This is at least partially my doing. Up to this point I've been heavily referencing information pages at https://tmnt-ninjaturtles.com/ largely for publication dates and cover images, while relying on the credits pages of the comics themselves. I didn't add that particular reference to the article for City at War, part 7 (IDW), but I think my edits in other articles had the effect of establishing an informal convention for other editors to follow.
While I think tmnt-ninjaturtles.com may not always be the best reference for materials that have not yet been published (because announced information is subject to change anyway), it has always seemed adequate enough for information on materials that have already been published, as by then any mistaken publication dates are fixed, and the information pages themselves remain readily accessible for years. The site appears to exercise a very high standard of thoroughness, editorial neutrality and overall documentation standards.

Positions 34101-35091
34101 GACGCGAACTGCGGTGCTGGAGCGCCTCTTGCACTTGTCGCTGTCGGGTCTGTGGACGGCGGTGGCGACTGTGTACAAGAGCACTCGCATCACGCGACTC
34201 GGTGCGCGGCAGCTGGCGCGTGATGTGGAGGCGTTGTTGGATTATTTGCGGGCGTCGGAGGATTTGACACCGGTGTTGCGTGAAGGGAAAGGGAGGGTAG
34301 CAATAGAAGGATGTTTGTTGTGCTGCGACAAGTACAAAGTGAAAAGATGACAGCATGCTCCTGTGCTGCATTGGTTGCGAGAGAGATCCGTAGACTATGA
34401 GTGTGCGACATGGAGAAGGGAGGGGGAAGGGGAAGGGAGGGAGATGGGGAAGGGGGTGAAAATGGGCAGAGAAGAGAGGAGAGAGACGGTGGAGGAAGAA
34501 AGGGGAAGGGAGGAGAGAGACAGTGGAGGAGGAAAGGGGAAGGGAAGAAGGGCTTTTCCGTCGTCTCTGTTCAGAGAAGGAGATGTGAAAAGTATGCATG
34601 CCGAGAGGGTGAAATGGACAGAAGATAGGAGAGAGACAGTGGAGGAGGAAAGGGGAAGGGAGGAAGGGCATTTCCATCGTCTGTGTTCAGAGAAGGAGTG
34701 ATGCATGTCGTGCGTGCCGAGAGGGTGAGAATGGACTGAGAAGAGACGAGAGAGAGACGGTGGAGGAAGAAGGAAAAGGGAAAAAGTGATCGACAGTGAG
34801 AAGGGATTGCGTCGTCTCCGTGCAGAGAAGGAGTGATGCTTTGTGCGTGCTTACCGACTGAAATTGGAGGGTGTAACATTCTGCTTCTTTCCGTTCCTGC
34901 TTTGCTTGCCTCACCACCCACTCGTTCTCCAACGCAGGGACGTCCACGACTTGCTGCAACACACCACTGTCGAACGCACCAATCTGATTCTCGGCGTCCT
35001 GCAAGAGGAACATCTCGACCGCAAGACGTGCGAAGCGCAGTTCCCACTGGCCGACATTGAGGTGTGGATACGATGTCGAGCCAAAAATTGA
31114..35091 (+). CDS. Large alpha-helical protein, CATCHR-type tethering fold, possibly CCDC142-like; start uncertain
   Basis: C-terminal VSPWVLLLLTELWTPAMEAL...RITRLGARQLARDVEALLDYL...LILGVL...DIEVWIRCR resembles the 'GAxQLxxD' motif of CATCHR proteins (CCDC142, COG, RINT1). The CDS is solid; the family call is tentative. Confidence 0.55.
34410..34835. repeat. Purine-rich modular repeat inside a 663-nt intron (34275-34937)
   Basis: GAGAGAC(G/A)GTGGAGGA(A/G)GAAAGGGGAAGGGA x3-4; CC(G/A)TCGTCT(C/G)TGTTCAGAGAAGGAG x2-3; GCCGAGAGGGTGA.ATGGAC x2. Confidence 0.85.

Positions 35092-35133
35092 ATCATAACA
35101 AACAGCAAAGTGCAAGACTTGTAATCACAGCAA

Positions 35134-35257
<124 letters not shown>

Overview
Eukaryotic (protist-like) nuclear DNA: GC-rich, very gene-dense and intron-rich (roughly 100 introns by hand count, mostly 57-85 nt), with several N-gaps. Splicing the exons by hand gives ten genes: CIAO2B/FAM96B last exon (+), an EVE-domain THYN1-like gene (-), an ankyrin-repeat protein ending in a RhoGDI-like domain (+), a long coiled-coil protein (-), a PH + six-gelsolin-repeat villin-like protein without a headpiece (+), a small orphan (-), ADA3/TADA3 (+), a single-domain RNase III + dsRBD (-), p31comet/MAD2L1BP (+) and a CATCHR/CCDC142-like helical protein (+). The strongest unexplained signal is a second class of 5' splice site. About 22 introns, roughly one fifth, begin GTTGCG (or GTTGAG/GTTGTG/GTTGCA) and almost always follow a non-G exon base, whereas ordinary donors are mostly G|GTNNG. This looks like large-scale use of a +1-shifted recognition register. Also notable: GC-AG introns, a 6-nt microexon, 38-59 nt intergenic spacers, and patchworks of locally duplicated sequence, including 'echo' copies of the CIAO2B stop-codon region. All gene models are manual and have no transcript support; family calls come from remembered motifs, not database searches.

Other sites I've checked before, including official ones, have disadvantages when compared to tmnt-ninjaturtles.com:
IDW Publishing's comics listings are a catalogue, with the primary function of an online store for selling a product. It provides the most basic information on series, issue, main cover image, page count and primary credits, but no information on alternative covers, and publication dates are only specific to the labeled cover month and not the actual month and day of release. Furthermore, since it is an online store, I don't have any confidence that any of the catalogue links will necessarily remain accessible from the same URL for years, as commercial websites have the tendency to periodically restructure their online stores as they see fit, because their primary role is to promote and sell rather than to inform.
The Mirage Group's aging site has the benefit of remaining online up until now, and a lot of its "back issue bin" information pages have pretty thorough publication information. However, the site only covers materials that Mirage had a hand in producing (the Mirage comic, the Archie comic and the 2003 TV series), and even the back issue bins primary listing page is "under construction" (and appears to have been for a very long time) and currently only has links to information pages for main Mirage comics. Also, there's no real expectation that these pages will be updated for Viacom-licensed reprints of Mirage material, such as the color classics published by IDW, etc., as Mirage themselves did not have a direct hand in licensing these since the 2009 sale.